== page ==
30. 30. Balkan Green Energy News December 201530 CROATIA Slavonija DI commissions biomass CHP plant in Osijek October 23 After two months of operation, a combined heat and power system of 8 MW and 4.6 MW, respectively, was opened in eastern Croatia, portal Vecernji.hr reported. The facility worth EUR 17 million was installed in Osijek by Slavonija DI d. o. o., flooring and veneer industry headquartered in Slavonski Brod. The plant has twenty employees and is partly utilized for the production of steam, the company’s chief Martina Ravlić Janković said. The power plant, which will use waste from production, is operated by subsidiary Slavonija OIE. Agriculture minister Tihomir Jakovina, who laid the foundation stone two years before, said wood industry has had knowledge and adaptation skills even in the time of crisis, and that 90% of the knowledge in the development of the project was domestic. The new CHP plant, after the implementation of a system of 3.3 MW of electricity and 6 MW of heat in the nearby village of Strizivojna, will bring savings and profit, and cover the whole production process, from logs to power, Ravlić Janković said. The company generates 90% of its earnings from export. BDI-designed biodiesel plant may get funding from EIB October 26 The European Investment Bank said it is considering financing a multifeedstock biodiesel plant developed by Biom d. o. o. from Zagreb. The planned facility of 100,000 tonnes (30 million gallons per year) could receive EUR 38 million. The plant will be built by Austria-based BDI – BioEnergy International AG. The bank said the overall cost of the project is EUR 50 million. In 2013, Biom and BDI agreed on a deal of EUR 20 million for Croatia’s first biodiesel plant of the kind. Animal fats and used cooking oil are planned as the basic commodity. In its 2014 year-end financial statements, BDI-BioEnergy International noted the project was delayed due to difficulties in gaining project financing and regulatory approval, Biodiesel magazine reported on its website. The promoter prepared an environmental impact assessment (EIA) in 2013 and received the main environmental permits for the implementation of the project, EIB said. The project will be carried out inside an existing industrial port in Croatia’s south, close to a site of nature conservation. Full environmental details will be verified during the project’s due diligence, the document said. A concession contract was signed last December by Biom and the Ploče Port Authority. The project had been delayed due to difficulties in gaining project financing and regulatory approval The promoter has been assessed by the EIB as a private company which does not operate in the utilities sector and does not have the status of a contracting entity, thus not subject to European Union’s rules on public procurement. The details will be verified during the project’s due diligence. Before financing approval, and before loan signature, projects are under appraisal and negotiation. Solar tobacco dryers cofinanced by state fund November 2 The Environmental Protection and Energy Efficiency Fund (FZOEU) approved the Sol Siccus Tobacum project for direct cofinancing of the installation of tobacco drying systems which use renewable energy sources. The endeavour was developed by Virovitica– Podravina County’s Regional Development Agency (Vidra). According to a report on the county’s website, the investment is worth HRK 6 million (EUR 790,000), the fund participates with up to 80%. This area accounts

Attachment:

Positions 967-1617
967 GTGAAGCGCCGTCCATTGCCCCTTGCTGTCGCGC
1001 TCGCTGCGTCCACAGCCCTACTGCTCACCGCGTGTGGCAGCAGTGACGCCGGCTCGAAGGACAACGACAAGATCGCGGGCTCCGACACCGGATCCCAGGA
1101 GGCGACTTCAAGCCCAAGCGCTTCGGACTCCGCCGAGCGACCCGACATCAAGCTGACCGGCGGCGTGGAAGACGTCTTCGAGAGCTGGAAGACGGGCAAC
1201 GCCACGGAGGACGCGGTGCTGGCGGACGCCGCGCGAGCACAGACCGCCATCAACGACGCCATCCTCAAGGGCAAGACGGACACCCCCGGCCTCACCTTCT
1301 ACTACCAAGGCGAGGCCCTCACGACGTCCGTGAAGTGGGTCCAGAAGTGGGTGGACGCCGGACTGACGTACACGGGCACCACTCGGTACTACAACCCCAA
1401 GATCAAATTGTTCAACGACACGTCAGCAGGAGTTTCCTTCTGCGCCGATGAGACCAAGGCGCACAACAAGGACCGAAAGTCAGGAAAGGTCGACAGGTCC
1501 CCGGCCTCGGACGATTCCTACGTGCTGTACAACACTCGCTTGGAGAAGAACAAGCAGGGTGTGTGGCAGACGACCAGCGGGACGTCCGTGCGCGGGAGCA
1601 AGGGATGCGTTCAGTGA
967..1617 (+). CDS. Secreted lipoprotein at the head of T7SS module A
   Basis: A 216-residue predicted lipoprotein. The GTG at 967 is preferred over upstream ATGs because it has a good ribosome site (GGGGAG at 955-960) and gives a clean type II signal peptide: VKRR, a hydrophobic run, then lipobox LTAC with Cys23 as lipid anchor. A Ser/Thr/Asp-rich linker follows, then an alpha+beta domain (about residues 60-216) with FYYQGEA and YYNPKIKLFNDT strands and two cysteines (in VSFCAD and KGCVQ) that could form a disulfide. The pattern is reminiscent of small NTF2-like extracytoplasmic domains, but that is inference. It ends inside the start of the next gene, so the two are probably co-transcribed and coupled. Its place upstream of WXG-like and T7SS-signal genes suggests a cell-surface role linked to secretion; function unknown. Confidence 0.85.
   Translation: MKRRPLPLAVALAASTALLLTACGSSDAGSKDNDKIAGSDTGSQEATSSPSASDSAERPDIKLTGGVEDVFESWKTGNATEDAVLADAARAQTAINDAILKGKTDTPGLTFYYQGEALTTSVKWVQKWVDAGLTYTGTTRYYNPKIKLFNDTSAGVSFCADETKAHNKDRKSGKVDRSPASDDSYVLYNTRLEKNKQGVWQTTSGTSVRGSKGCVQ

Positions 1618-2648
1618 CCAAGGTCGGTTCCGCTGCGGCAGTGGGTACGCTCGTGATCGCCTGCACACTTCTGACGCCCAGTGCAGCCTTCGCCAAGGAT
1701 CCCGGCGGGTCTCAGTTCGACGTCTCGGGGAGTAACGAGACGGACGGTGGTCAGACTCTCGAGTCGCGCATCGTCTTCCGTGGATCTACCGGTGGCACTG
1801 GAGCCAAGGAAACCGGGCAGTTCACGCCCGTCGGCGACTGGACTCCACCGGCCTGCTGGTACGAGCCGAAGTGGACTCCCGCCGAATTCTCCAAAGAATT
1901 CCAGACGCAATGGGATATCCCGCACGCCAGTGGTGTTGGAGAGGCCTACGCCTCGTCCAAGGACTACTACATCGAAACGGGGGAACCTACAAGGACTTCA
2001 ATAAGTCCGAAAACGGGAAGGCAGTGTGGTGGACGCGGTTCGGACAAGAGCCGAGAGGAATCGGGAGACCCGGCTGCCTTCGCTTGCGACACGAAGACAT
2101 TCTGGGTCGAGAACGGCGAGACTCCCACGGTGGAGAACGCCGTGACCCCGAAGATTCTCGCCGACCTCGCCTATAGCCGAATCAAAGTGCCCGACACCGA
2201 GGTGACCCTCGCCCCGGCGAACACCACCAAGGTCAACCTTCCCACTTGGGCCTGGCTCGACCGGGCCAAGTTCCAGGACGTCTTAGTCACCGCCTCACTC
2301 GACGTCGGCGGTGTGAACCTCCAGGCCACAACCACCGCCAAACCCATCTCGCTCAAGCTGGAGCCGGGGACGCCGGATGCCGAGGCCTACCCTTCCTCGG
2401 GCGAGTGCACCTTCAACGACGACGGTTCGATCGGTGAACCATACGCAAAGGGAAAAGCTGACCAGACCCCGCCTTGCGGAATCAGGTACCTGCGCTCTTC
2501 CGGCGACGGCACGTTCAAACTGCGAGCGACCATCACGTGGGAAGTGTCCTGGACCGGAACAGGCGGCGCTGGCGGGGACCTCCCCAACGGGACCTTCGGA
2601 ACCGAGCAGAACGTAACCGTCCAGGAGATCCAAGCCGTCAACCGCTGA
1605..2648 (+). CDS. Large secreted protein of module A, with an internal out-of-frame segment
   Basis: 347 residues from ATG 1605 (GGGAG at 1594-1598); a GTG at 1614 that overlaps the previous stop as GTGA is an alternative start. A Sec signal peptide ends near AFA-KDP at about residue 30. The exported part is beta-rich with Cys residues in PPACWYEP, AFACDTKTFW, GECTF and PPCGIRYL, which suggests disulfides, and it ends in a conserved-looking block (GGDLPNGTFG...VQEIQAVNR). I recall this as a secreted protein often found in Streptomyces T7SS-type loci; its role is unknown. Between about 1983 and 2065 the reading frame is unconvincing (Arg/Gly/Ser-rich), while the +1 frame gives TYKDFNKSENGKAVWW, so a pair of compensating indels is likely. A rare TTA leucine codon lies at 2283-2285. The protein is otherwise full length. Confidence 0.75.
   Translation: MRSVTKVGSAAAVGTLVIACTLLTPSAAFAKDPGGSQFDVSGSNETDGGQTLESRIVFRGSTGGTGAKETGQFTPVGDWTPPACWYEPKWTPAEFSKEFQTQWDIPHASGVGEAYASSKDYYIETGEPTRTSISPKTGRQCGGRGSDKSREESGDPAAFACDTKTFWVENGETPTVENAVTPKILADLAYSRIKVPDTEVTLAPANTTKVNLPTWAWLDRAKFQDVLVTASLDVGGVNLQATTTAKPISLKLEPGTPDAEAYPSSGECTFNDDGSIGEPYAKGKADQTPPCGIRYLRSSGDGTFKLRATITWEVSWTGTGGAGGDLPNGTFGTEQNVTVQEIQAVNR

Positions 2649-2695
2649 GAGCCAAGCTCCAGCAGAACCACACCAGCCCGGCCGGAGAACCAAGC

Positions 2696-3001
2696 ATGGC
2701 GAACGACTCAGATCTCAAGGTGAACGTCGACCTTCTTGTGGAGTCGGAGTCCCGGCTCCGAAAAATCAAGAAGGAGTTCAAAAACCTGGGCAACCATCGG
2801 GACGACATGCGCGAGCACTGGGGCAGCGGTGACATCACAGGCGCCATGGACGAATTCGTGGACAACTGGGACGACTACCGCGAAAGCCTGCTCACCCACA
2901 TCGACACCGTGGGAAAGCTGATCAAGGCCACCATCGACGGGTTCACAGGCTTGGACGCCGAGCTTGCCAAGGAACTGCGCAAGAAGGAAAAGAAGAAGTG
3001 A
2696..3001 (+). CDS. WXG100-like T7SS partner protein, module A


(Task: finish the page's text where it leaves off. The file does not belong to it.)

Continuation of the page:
31. 31. Balkan Green Energy News December 201531 for 90% of Croatia’s tobacco production, and the biggest expenses are for energy. The project to install 200 solar tobacco dryers aims to increase the producers’ competitiveness, and to encourage them to switch to renewables from gas or heating oil. Two hundred dryers will get solar panels on roofs, resulting in savings of 30% on energy, which means the investment will pay off in the first year of use, said Tomislav Tolušić, the county head. Turkish investor wins geothermal power plant deal November 3 MB Holding has been awarded a contract to build a geothermal power plant with a capacity of 16.5 MW in Croatia, according to SeeNews. Turboden, Italian- based manufacturer of turbogenerators, said that in September it signed a deal with the company from Turkey which holds a permit from January to build Croatia’s first power generating facility of the kind. The facility will feature a single-axial multi-stage organic rankine cycle (ORC) turbine designed by Turboden, the group company of Mitsubishi Heavy Industries (MHI), the statement said. „We have selected Turboden among the possible suppliers because they will provide 10% higher revenues by means of optimized solution for our project, together with the reliability of the brand,” MB Holding chairman Muharrem Balat said. The Velika Ciglena plant will be completed and fully functional by the end of 2016, the press release said. In May, the Municipality of Bjelovar in north Croatia where the geothermal field is located said that the first phase of the power station project is worth HRK 30 million (EUR 3.94 million). Turboden has more than 300 plants in 33 countries. Starwood Orman Ürünleri Sanayi AŞ ordered a cogeneration plant in September from turbogenerator developer and producer Turboden, based in Brescia, Italy. Wind park ZD2P gets construction permit November 3 Croatian company Kunovac has received a permit from the Ministry of Construction and Spatial Planning for its wind project with planned installed capacity of up to 48 MW, SeeNews reported. The construction of the power plant near the Adriatic town of Zadar, should be carried out in three phases – the first should see the deployment of three turbines, planned to be installed in the next two phases, official documents posted on the ministry’s website indicated. Total installed capacity for renewable energy generation in Croatia amounted to 365.5 MW as of September 1, 2014, the latest data available on the website of energy market operator Hrote showed. There was 297.3 MW of wind power generation capacity, followed by solar with 30.1 MW and high- efficiency cogeneration plants with 13.3 MW. Croatia targets a minimum share of renewable energy sources in total final energy consumption of 20% by 2020. HEP to start construction of woodchip- fired CHP unit at Osijek November 6 A building permit for a woodchip-fired combined heat and power plant (CHP) in Osijek was secured by HEP Group, a state-owned energy utility, SeeNews reported. The company plans to launch construction works in December, the Croatian Ministry of Economy said. Trial should start in early 2017 with the EUR 16.25 million power plant seen fully operational by the spring of the same year, the statement said, after economy minister Ivan Vrdoljak visited the site of the future plant. The CHP unit, which will have annual electricity generation of 16.5 GWh a year, industrial